- The Washington Times - Monday, April 20, 2009

NEW YORK (AP) - Lee Scott, who retired as the president and CEO of Wal-Mart Stores Inc. effective Jan. 31, 2009, received compensation valued at $7.93 million in 2008, down 73 percent from the previous year, according to an Associated Press calculation of figures disclosed in a regulatory filing late Monday.

Scott received a base salary of $1.45 million last year leading the world’s largest retailer, up 4 percent from $1.4 million the year before.

He received a performance-based cash bonus of $5.82 million, down about 30 percent from the $8.4 million he received in 2007. And he received perks that totaled $652,485 in 2008, up more than 50 percent from $431,446 in 2007.

According to the filing, as part of his retirement pact, Scott, who will continue leading the board’s executive committee until January 2011, forfeited 25 percent of the 208,508 performance-based shares he received on Jan. 22, 2007, 25 percent of the 55,608 performance-based shares he received on March 26, 2007, and 50 percent of the 299,496 performance-based shares he received on Jan. 21, 2008, when he retired.

Scott and Wal-Mart also agreed that 407,792 shares of restricted stock that were scheduled to vest upon Scott’s retirement on or after age 65 would instead vest Feb. 1, 2011, after his retirement from all positions with the company.

Scott’s successor, Mike Duke, who had been vice chairman of the company’s international division, received compensation valued at $6.49 million in 2008. The executive changes were announced in late November.

Duke received a base salary last year of $1.05 million and a performance-based cash bonus of $3.06 million. He also received perks that totaled $380,343, which included about $107,000 for the use of the corporate jet.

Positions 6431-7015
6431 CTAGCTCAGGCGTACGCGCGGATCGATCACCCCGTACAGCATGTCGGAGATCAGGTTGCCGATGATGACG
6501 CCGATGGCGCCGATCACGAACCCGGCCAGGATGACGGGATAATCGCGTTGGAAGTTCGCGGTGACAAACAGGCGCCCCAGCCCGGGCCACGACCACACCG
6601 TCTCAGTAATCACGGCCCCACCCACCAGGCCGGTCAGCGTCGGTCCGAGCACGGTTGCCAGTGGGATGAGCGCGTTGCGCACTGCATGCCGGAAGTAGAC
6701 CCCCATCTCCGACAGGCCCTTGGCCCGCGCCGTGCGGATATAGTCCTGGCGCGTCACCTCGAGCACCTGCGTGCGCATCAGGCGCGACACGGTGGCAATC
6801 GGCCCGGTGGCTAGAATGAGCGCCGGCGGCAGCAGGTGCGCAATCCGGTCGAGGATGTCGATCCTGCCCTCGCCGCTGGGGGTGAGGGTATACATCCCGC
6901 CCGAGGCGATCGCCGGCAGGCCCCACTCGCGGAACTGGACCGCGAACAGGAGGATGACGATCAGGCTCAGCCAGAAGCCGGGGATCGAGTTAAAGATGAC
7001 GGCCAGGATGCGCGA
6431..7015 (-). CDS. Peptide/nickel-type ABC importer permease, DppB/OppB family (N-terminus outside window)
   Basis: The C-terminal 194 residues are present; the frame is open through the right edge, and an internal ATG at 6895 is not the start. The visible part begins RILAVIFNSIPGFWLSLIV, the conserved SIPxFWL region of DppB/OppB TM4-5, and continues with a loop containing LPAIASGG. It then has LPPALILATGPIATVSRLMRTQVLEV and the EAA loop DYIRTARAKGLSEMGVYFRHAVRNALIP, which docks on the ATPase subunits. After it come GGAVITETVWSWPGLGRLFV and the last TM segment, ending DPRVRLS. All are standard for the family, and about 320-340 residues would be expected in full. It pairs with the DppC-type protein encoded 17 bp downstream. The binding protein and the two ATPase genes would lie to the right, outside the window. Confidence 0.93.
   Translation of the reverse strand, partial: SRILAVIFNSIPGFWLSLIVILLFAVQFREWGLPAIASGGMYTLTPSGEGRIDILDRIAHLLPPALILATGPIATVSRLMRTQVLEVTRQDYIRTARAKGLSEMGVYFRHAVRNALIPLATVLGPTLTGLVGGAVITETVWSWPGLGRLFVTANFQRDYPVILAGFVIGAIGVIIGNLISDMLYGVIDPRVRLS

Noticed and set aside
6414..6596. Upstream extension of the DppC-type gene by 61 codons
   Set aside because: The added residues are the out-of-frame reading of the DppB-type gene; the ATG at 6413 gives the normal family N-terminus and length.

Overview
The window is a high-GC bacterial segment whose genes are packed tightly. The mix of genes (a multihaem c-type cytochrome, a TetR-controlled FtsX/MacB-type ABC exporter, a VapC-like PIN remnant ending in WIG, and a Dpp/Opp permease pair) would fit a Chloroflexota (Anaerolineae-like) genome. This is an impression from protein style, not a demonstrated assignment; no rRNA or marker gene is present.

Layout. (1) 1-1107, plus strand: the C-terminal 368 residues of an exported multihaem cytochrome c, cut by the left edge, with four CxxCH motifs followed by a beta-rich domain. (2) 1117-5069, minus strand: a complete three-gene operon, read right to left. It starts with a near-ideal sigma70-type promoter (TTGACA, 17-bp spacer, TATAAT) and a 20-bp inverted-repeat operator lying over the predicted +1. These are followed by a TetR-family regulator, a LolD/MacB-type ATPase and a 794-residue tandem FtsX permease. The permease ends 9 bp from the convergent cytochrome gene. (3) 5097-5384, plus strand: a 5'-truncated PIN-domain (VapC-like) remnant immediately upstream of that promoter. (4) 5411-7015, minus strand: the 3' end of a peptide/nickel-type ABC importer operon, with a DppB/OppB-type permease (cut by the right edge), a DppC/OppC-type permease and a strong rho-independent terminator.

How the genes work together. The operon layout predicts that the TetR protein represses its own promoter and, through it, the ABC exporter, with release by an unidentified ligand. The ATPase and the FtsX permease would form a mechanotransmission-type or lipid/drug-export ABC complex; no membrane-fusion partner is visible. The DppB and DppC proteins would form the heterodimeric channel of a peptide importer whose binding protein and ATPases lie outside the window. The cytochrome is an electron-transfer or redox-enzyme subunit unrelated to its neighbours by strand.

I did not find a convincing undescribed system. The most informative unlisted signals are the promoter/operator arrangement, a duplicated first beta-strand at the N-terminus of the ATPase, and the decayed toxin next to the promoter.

A chunk of Duke’s compensation came in the form of restricted stock worth about $2 million on the day it was granted. Not included in AP’s overall compensation figure was a performance-based restricted award of 39,216 shares that is scheduled to vest on Jan. 31, 2012, if Wal-Mart meets certain revenue growth during 2010 and Duke remains employed through the vesting date.

The Associated Press formula is designed to isolate the value the company’s board placed on the executive’s total compensation package in the last fiscal year. It includes salary, bonus, performance-related bonuses, perks, above-market returns on deferred compensation and the estimate value of stock options and awards granted during the year.

The calculations don’t include changes in the present value of pension benefits, and they sometimes differ from the totals companies list in the summary compensation table of proxy statements filed with the SEC, which reflect the size of the accounting charge taken for the executive’s compensation in the previous fiscal year.

Wal-Mart has been among few standout performers in retailing the past year. Its re-emphasis on low prices and its overhaul in merchandising came together as the economy began to sour. Wal-Mart has been pulling business from competitors as consumers focus on necessities and switch to cheaper stores.

Wal-Mart’s fourth-quarter profit fell 7.4 percent to $3.79 billion, or 96 cents per share, in the quarter ended Jan. 31, dragged down by the strong dollar and a charge from settling labor lawsuits. The company made $4.096 billion, or $1.02 per share, a year earlier.

Excluding the impact of the labor lawsuits, however, Wal-Mart earned $1.03 per share, which beat Wall Street estimates. And its total sales rose to $109.12 billion from $107.34 billion.

Sales at stores open at least a year, a key indicator of a retailer’s health because it excludes stores that opened or closed during the year, rose 2.8 percent in the quarter.

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